I decided to use SlideRocket for the first time, and it was pretty slick to work with and I found it easier to play around with than PowerPoint.  It doesn’t seem to be letting me embed it (any help on that note?), so you’ll have to use the link.  And if you feel like viewing it, you have to give an email address.

I’m doubtful this would take some students more than 2-3 classes, but most students usually move slower than you think possible, and also I ran out of time/ideas.  It’s purposely left a little vague to encourage individual results.  Most bosses don’t give explicit, a-z instructions, so I tried to emulate that somewhat without being too confusing.  It also pulls from 5 or so modules so it’s more to be used as a review exercise or assessment.

If you have a couple minutes, take a look, tell me what you think.  Good, bad, and ugly please.  I think simulations are soooo good for business ed. classes and this is my first one, so please help me get better at them.

I love the interview with Louis C.K.  Everything’s amazing and nobody’s happy.  It’s hilarious.  And I am totally one of those annoying people. If one of the many wondrous things my Iphone can do (that I didn’t know existed 2 months ago) fails,  I feel personally slighted by it’s failure.  How dare you crash on me!  Why are we like this?  We expect everything to come quickly and easily.  With our crazy, advancing technology we can have so much, so fast.

I’m worried, especially because I see so much of this in myself, that we are losing the value and reward of putting in time and effort to create or do something on our own. How many students have just grown accustomed to copy and pasting information for papers?  More than ever get caught, that’s for sure. How many of us use and heavily rely on technology that does all the work for us, while we have no idea how it works or appreciate the work behind the technology or the processes involved?  Maybe 99%?  These are sort of different things.  But sort of related.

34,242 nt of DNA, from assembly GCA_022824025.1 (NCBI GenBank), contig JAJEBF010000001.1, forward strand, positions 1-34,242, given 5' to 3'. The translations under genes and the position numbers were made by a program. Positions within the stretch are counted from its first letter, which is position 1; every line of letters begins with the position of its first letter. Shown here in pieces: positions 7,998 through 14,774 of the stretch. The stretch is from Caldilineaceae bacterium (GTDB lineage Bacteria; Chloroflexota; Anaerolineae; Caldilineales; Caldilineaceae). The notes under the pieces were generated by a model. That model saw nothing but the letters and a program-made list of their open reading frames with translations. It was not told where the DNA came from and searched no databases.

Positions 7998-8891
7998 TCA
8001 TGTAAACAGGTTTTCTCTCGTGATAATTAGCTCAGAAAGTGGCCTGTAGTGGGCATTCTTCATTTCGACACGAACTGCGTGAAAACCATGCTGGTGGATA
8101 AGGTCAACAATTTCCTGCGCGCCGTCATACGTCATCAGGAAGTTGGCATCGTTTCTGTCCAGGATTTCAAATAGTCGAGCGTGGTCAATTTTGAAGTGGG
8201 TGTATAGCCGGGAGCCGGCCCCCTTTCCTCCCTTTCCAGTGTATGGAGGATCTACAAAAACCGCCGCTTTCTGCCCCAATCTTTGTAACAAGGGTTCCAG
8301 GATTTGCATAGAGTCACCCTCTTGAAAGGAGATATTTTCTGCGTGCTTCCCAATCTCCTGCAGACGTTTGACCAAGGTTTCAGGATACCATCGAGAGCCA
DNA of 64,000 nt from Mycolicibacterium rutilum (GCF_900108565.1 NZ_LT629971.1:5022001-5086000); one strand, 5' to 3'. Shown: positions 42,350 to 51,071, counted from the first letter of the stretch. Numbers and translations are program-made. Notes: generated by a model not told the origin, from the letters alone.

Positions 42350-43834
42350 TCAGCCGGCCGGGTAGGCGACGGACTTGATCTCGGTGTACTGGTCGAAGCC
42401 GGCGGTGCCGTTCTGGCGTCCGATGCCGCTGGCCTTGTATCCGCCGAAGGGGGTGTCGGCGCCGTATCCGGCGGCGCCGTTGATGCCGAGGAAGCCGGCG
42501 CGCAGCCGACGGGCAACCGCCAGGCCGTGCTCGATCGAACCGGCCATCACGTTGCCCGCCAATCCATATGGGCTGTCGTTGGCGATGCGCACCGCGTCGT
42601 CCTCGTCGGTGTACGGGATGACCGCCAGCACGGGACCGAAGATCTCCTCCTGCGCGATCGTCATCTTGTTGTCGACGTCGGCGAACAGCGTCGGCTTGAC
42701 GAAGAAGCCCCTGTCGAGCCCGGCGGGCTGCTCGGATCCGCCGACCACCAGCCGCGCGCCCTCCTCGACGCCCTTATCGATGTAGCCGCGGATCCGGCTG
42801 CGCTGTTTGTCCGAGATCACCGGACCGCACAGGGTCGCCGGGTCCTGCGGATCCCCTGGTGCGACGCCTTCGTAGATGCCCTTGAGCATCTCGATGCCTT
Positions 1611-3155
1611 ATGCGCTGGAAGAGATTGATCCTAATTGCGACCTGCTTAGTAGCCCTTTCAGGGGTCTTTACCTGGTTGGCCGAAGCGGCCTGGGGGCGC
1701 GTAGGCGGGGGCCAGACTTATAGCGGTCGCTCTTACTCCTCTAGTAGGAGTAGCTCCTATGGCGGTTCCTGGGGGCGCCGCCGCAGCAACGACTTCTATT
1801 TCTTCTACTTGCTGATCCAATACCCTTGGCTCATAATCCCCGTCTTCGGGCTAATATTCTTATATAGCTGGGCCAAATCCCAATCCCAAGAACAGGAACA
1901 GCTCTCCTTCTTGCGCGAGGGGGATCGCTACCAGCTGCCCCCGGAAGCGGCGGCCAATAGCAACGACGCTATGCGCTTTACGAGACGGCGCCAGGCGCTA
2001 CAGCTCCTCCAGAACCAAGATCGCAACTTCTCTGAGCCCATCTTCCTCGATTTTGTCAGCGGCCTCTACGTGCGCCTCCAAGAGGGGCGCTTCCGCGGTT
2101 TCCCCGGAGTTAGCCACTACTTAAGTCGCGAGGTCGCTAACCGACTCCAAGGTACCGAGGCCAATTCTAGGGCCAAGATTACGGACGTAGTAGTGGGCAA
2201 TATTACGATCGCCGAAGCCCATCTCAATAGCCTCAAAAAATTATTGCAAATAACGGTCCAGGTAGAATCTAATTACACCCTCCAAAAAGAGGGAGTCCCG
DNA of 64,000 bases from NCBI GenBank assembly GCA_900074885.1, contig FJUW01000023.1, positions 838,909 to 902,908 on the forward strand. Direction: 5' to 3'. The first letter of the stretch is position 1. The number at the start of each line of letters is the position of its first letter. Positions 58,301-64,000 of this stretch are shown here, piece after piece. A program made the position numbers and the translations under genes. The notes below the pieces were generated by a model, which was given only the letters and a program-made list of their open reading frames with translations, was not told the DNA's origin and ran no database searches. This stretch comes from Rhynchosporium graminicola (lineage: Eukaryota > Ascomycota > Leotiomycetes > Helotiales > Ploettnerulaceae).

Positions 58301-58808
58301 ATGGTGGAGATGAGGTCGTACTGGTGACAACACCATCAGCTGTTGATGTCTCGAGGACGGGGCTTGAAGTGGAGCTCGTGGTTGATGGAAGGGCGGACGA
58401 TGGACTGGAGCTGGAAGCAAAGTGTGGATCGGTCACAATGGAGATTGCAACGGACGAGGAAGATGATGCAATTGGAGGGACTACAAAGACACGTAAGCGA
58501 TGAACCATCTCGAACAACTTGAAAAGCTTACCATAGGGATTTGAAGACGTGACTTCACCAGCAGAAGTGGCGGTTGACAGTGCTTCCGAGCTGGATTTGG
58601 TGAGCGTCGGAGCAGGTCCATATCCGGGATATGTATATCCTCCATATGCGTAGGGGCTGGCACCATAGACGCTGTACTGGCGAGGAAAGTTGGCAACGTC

I want my students to know the value of putting in a significant amount of time and effort into their work.  There is greater reward, satisfaction, and helps build skills as well as character. Many kids understand this and see the value in hard work., but many don’t either.  I feel like it’s kind of a difficult balance between using new technologies that make our lives easier, faster, funner (not a word), without devaluing or forgetting the benefits of hard work.  I suppose it’s all what you do with what you have.  This feels like I’m complaining again, but any thoughts, ideas?

And oh yes, the inspiration for this post came from an afternoon spent with my little mentee buddy last week.  We found a tree that was half frozen in ice and we decided to break it out of the ice and mud and throw it off a bridge.  It was extremely difficult and I wanted to quit several times but after almost an hour, we did it.  I was so impressed with his determination to not give up and get that satisfaction.  Here’s a picture at my twitter account (it’s bigger than it looks).